Note to readers, attached is the complete final report for FNE95-104.
This project was a joint undertaking of Eric Rice, in Frederick County, Maryland, in the Appalachian foothills, and Bill Hastings, on Maryland’s Eastern Shore. Both are producers of organic strawberries and vegetables. The main point of the project was to extend the growing season in both directions, to take advantage of the higher prices that off-season production can command.
For strawberries, both men applied composted manure to their fields, which they hilled and covered with black plastic. They transplanted plugs of strawberry plants (cv. Chandler) into holes in the plastic, then left the plants covered under protective foam sheets through the winter. They removed these sheets in the spring, putting them back in place occasionally at night, when frost threatened. They found this technique produced plenty of growth in the fall, and encouraged early blossoming and maturity in the spring. Some sap beetles were observed the second year, otherwise their plantings were quite free of pests, which they attribute to the compost, plastic mulch, and clean-picking.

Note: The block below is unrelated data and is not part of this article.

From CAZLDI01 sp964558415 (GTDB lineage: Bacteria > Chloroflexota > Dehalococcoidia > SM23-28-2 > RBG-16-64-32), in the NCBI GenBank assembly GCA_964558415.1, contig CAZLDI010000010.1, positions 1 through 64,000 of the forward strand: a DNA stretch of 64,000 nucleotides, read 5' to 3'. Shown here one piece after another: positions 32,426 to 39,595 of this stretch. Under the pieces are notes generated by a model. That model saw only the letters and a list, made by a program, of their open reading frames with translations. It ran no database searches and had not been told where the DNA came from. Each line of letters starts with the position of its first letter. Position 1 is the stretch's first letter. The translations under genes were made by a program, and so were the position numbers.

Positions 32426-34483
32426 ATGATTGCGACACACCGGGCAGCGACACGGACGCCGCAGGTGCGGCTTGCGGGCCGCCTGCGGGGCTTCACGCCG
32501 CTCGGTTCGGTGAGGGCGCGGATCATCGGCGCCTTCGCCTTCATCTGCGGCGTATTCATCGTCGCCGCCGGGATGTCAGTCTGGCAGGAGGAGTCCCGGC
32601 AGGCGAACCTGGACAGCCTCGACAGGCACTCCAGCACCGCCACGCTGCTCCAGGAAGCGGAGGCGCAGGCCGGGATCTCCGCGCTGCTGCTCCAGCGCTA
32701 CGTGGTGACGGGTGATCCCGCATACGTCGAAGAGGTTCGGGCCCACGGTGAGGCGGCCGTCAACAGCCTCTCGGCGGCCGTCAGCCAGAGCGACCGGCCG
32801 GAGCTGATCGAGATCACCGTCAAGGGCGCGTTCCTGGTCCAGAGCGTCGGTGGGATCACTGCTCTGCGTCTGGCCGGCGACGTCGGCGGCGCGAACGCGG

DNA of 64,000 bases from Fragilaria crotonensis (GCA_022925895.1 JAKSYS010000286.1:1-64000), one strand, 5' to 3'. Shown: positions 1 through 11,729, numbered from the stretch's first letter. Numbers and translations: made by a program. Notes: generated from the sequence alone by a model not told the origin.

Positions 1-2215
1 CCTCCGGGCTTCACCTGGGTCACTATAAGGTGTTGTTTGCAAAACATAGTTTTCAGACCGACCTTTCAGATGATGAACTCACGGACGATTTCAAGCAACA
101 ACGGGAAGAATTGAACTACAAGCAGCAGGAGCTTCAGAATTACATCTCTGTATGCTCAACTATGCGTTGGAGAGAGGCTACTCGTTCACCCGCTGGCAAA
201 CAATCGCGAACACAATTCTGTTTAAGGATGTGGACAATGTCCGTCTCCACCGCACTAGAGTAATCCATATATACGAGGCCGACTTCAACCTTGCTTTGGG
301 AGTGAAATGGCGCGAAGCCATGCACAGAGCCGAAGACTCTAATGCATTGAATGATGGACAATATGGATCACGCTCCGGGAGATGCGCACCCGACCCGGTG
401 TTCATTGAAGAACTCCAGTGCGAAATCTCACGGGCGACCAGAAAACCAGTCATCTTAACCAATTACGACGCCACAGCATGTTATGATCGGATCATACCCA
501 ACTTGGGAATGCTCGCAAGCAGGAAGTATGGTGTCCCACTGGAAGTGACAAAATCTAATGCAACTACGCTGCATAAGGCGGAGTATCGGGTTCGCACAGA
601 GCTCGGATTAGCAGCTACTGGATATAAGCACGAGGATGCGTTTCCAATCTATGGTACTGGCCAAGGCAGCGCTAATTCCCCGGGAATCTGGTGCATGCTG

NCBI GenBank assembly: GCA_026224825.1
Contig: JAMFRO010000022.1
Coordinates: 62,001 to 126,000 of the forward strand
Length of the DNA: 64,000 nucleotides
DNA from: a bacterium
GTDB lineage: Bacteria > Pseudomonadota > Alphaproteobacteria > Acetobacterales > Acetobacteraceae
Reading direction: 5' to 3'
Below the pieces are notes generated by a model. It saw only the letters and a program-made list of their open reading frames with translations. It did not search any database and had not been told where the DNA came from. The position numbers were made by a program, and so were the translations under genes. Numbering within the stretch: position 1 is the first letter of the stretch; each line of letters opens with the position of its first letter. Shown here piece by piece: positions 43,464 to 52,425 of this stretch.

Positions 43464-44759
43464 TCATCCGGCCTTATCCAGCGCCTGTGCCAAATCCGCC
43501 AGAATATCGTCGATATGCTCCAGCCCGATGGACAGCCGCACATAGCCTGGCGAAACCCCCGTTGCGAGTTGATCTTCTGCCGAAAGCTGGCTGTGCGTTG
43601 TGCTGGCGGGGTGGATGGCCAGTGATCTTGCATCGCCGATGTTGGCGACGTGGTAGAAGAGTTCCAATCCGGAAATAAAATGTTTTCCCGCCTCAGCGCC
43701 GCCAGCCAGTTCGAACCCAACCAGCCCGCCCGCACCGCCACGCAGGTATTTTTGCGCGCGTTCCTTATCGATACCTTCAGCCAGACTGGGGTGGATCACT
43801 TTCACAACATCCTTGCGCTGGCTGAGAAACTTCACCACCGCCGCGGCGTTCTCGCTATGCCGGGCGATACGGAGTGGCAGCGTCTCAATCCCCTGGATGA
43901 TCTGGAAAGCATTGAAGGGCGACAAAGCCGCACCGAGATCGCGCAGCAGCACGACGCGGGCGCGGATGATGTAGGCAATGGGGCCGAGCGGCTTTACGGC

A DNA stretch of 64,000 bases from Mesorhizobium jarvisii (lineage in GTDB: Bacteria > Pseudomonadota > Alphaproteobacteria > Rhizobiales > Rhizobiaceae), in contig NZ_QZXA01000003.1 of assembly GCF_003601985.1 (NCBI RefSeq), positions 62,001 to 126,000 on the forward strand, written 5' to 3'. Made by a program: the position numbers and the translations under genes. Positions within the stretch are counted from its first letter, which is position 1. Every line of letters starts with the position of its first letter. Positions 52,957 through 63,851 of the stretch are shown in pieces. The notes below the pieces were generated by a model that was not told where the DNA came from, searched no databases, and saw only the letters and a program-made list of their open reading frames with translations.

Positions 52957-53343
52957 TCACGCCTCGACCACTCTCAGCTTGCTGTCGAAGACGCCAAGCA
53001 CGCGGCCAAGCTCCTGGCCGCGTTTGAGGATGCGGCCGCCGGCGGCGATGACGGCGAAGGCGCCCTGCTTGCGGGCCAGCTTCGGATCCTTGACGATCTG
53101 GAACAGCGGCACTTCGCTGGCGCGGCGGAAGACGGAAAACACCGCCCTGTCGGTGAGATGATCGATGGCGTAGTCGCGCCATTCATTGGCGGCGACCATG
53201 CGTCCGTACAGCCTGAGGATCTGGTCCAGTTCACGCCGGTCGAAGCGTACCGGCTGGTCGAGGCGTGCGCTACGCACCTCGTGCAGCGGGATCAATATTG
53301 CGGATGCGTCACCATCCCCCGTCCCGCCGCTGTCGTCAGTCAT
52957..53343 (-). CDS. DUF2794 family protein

Mr. Hastings was able to harvest strawberries as early as April; his yield was large, the fruit themselves were large, and his price was consistently high, at $2/pint. Mr. Rice also obtained yields that were early for his area, but since the season comes late in the foothills, his crop was in competition with the bulk of the crop from areas such as the Eastern Shore, and he was able to market his strawberries at only an ordinary price. Mr. Rice concludes that the technique is worth the effort for the Eastern Shore, but not for Frederick County.
The second part of this experiment concerned extending the growing season into the fall. Tomatoes and winter squash were transplanted into mowed vetch in June; in some fields the vetch was mowed completely, while in others only strips were mowed, and half the vetch left standing. They found that the vetch was most effectively leveled with a cultipactor. They recommend mowing in strips, as this provides habitat for beneficial insects, and facilitates reestablishment of the cover. While this technique did permit extension of the fall vegetable harvest, it also meant foregoing spring production, since during the spring the field was still under the cover crop of vetch. For this reason Mr. Hastings has not continued the practice, though Mr. Rice has.